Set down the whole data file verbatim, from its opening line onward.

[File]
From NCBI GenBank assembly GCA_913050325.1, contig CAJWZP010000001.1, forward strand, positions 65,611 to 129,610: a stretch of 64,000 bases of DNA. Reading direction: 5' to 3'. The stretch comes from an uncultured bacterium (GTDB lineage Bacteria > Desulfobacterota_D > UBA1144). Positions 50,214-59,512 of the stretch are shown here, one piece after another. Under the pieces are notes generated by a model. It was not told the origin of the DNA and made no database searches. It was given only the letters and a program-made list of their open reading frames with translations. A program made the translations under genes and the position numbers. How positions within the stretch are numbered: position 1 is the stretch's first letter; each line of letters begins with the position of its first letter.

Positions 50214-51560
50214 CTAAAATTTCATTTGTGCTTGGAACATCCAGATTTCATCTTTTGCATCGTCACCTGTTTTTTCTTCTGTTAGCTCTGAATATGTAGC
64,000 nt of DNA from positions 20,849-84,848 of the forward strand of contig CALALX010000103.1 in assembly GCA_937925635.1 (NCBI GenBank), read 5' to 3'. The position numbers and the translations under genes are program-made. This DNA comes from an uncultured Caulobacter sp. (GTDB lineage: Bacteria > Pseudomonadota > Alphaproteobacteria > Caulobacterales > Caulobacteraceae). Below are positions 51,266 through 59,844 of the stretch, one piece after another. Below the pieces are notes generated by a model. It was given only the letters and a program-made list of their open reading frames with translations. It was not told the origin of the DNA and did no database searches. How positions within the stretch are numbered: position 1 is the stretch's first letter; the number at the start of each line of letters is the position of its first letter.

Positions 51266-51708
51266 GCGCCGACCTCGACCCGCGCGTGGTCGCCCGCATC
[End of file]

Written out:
From NCBI GenBank assembly GCA_913050325.1, contig CAJWZP010000001.1, forward strand, positions 65,611 to 129,610: a stretch of 64,000 bases of DNA. Reading direction: 5' to 3'. The stretch comes from an uncultured bacterium (GTDB lineage Bacteria > Desulfobacterota_D > UBA1144). Positions 50,214-59,512 of the stretch are shown here, one piece after another. Under the pieces are notes generated by a model. It was not told the origin of the DNA and made no database searches. It was given only the letters and a program-made list of their open reading frames with translations. A program made the translations under genes and the position numbers. How positions within the stretch are numbered: position 1 is the stretch's first letter; each line of letters begins with the position of its first letter.

Positions 50214-51560
50214 CTAAAATTTCATTTGTGCTTGGAACATCCAGATTTCATCTTTTGCATCGTCACCTGTTTTTTCTTCTGTTAGCTCTGAATATGTAGC
64,000 nt of DNA from positions 20,849-84,848 of the forward strand of contig CALALX010000103.1 in assembly GCA_937925635.1 (NCBI GenBank), read 5' to 3'. The position numbers and the translations under genes are program-made. This DNA comes from an uncultured Caulobacter sp. (GTDB lineage: Bacteria > Pseudomonadota > Alphaproteobacteria > Caulobacterales > Caulobacteraceae). Below are positions 51,266 through 59,844 of the stretch, one piece after another. Below the pieces are notes generated by a model. It was given only the letters and a program-made list of their open reading frames with translations. It was not told the origin of the DNA and did no database searches. How positions within the stretch are numbered: position 1 is the stretch's first letter; the number at the start of each line of letters is the position of its first letter.

Positions 51266-51708
51266 GCGCCGACCTCGACCCGCGCGTGGTCGCCCGCATC